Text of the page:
Tuesday, January 30, 2007

Let the Smocking Begin

This is what I ended up with last night. This is two rows of cable stitches on pleated rows 2 and 3. The first pleated row is left unworked, since it is a holding row. Normally, I would use row 1 as a guide for a seamline (if I was stitching this to a bodice, for example), but in this case its only job is to hold the pleats up nice and pretty.

Candle asked a question in the comments about smocking an entire bodice--more particularly, when was I going to cut out the actual bodice shape. The answer is after I have finished all the smocking. This photo may help explain:

I put the front bodice guide over the smocked work and check the fit again before I do any more smocking. After all the smocking is completed, I will draw this off and sew around the outline. If you like, I'll put up photos of that step. By now it may have dawned on you that I will be cutting into this smocking! Yes!

While I'm doing this, I decide to check the pleat depth:

By folding up the guide I can see that the marked seamline does in fact line up nicely with the bottom pleat row. Nice. Things are looking really good here, until I make this Amazing Discovery:

Can you see what is right above my thumbnail? A Boo-Boo. Those three cable stitches don't look exactly like all their little friends, now do they? Time for Mr. Backspace (which is my term for smocking in reverse).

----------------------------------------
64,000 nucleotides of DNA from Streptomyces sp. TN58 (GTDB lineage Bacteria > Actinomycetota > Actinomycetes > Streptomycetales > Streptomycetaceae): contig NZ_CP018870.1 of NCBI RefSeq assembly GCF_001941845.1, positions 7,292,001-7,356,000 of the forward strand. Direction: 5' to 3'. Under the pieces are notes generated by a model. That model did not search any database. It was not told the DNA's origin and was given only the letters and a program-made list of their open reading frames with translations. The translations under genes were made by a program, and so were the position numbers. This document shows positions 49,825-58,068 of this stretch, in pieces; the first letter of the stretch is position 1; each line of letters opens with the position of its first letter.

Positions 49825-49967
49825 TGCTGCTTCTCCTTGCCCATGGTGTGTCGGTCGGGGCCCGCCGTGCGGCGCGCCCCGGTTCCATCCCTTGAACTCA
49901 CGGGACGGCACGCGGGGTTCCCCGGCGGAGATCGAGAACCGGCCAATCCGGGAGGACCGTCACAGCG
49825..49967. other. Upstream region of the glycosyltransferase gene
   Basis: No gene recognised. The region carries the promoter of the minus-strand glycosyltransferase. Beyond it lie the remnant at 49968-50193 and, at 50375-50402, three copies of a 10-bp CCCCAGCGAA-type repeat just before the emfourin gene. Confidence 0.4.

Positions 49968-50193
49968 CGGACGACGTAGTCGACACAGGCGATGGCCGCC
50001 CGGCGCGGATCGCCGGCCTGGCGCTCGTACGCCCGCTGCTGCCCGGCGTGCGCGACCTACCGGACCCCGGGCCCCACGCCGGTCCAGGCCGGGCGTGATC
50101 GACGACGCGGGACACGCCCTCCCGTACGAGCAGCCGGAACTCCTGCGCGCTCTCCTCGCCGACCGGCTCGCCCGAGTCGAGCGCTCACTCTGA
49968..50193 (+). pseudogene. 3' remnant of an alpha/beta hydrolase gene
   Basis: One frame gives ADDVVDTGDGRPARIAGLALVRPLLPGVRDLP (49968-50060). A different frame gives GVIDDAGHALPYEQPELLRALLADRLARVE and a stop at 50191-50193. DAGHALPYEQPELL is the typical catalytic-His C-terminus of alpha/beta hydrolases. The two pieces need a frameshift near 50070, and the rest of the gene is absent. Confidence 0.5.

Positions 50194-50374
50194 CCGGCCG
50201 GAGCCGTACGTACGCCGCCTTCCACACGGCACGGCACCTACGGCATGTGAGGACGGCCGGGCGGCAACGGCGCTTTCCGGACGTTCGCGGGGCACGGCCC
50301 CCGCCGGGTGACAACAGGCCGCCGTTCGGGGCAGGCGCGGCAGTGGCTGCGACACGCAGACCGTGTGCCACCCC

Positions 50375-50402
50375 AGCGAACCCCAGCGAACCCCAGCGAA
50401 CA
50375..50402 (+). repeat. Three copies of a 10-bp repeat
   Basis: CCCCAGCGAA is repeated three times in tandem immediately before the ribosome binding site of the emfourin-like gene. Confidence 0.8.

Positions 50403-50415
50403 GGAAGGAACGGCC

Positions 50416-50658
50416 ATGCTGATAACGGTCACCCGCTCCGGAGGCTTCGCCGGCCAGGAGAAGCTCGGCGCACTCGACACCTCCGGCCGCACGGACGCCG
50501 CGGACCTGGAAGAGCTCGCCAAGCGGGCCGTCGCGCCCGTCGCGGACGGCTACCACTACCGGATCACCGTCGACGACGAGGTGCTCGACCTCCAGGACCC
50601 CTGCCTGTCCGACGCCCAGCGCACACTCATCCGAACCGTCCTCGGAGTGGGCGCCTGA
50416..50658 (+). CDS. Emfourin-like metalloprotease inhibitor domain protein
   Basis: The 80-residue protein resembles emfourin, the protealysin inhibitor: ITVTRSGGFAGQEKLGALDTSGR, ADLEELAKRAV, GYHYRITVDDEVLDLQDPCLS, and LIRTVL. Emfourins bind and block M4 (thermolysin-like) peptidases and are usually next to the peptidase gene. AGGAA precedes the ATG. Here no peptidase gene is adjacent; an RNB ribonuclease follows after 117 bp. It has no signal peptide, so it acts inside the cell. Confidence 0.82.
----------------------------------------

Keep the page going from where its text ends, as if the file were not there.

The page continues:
So I took it out. And reworked it. Because otherwise I would never be happy with it. Because it would stick out like a sore thumb after I worked the rows below it. Because I am overly obsessive. Because I want it to be perfect. Because I am a nerd.
Thanks, Candle--if you hadn't asked your question I wouldn't have discovered this until later, when it would have been much more aggravating to correct.
Anyway, I might as well show you the way I make a cable stitch, shouldn't I?

This was the best photo I could get. I enter the pleat in a perfectly straight line, lining the needle up with the pleated guide thread. I'm careful not to actually pierce the pleat thread.
Starting the first real row of this design:
I've worked the first half of the first row. The yellow thread marks the center pleat, which is the starting point. I work from the center to the right side, then turn the whole shebang upside down and work the other side. This will be a 5 cable-wave crossover pattern using two colors. The smocking design (Clementine) is in this issue of Australian Smocking and Embroidery, Issue 26, Spring 1993. Of all the issues I have so far, this one is my absolute favorite. Gorgeous stuff. If you can find this one, buy it. While you're on E-bay, I'll be smocking.

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